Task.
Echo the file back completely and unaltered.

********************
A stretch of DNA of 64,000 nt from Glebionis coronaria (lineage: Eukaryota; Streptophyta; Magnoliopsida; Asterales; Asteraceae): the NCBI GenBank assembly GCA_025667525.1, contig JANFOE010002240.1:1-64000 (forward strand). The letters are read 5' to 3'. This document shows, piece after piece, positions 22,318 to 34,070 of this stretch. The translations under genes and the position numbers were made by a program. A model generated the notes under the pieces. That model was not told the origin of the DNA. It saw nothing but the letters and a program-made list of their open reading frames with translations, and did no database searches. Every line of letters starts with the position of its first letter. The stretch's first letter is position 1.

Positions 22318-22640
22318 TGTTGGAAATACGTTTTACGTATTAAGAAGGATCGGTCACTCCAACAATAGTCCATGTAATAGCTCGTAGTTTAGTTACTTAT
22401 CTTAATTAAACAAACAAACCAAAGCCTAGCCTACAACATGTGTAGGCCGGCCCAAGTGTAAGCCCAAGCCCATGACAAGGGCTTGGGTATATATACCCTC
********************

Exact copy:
A stretch of DNA of 64,000 nt from Glebionis coronaria (lineage: Eukaryota; Streptophyta; Magnoliopsida; Asterales; Asteraceae): the NCBI GenBank assembly GCA_025667525.1, contig JANFOE010002240.1:1-64000 (forward strand). The letters are read 5' to 3'. This document shows, piece after piece, positions 22,318 to 34,070 of this stretch. The translations under genes and the position numbers were made by a program. A model generated the notes under the pieces. That model was not told the origin of the DNA. It saw nothing but the letters and a program-made list of their open reading frames with translations, and did no database searches. Every line of letters starts with the position of its first letter. The stretch's first letter is position 1.

Positions 22318-22640
22318 TGTTGGAAATACGTTTTACGTATTAAGAAGGATCGGTCACTCCAACAATAGTCCATGTAATAGCTCGTAGTTTAGTTACTTAT
22401 CTTAATTAAACAAACAAACCAAAGCCTAGCCTACAACATGTGTAGGCCGGCCCAAGTGTAAGCCCAAGCCCATGACAAGGGCTTGGGTATATATACCCTC